By December, an anti-Bair whisper campaign was making the rounds. The Wall Street Journal reported that Geithner had criticized Bair for protecting the FDIC over the broader interests of the economic recovery efforts, while a December 4 Bloomberg account had anonymous sources saying that Geithner didn’t think Bair was a “team player” and that Obama had decided to isolate her, if not ask her to step down as FDIC chair. “They’re just criticizing me for doing my job,” Bair tells me defensively.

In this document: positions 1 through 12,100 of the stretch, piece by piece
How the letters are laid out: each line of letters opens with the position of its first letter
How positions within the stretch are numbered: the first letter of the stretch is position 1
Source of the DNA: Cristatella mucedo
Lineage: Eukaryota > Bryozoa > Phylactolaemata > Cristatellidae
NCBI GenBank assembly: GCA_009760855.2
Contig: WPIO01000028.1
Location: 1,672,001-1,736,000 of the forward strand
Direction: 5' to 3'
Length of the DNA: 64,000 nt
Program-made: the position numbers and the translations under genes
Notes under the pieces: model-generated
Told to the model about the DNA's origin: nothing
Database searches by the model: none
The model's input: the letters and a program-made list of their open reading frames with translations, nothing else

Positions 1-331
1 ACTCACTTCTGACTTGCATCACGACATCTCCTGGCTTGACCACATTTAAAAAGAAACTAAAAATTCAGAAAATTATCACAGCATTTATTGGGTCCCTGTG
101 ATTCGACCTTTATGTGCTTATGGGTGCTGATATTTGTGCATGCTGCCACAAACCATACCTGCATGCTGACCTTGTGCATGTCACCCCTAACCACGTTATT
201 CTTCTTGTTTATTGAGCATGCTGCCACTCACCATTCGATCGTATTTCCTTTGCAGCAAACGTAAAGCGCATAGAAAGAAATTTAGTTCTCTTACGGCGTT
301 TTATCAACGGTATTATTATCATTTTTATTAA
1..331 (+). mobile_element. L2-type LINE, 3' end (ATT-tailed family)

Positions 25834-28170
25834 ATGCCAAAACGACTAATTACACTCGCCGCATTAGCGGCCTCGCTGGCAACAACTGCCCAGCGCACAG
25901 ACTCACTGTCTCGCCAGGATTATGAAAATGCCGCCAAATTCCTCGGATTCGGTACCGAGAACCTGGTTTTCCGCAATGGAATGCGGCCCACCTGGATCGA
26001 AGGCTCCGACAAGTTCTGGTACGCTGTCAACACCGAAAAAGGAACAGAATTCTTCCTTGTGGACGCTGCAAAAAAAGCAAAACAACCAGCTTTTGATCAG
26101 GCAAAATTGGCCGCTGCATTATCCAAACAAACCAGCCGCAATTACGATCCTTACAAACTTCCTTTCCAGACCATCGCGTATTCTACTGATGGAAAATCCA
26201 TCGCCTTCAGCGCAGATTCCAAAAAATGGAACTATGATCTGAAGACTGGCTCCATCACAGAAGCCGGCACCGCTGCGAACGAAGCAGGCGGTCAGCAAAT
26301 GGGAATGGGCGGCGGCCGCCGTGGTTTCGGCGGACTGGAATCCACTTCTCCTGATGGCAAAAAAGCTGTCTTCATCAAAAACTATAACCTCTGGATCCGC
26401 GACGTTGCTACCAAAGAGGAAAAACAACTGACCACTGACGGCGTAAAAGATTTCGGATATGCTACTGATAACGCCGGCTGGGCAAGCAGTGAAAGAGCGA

Ahhh, yes, the “You’re not a team player, you’re hard to work with” defense.  It is the stock phrase used ’round the world when a woman gets in the way.  There’s nothing worse for a woman in business than to be told she isn’t cooperative.  It’s a code phrase for “bitch” but saying that would contribute to a hostile work environment.  But in this case, it is reminiscent of being called a racist during the primary when any comparison of Obama to his opponents made him look bad.  It doesn’t take much to be called a troublemaker at work.  You just have to be warm, breathing and expressing your best judgment.  Happens all of the time.  Sheila’s not going with the $600,000,000 campaign flow, therefore we will isolate her and not invite her to meetings until she gives up and resigns.  I know!  Let’s say she’s not a team player.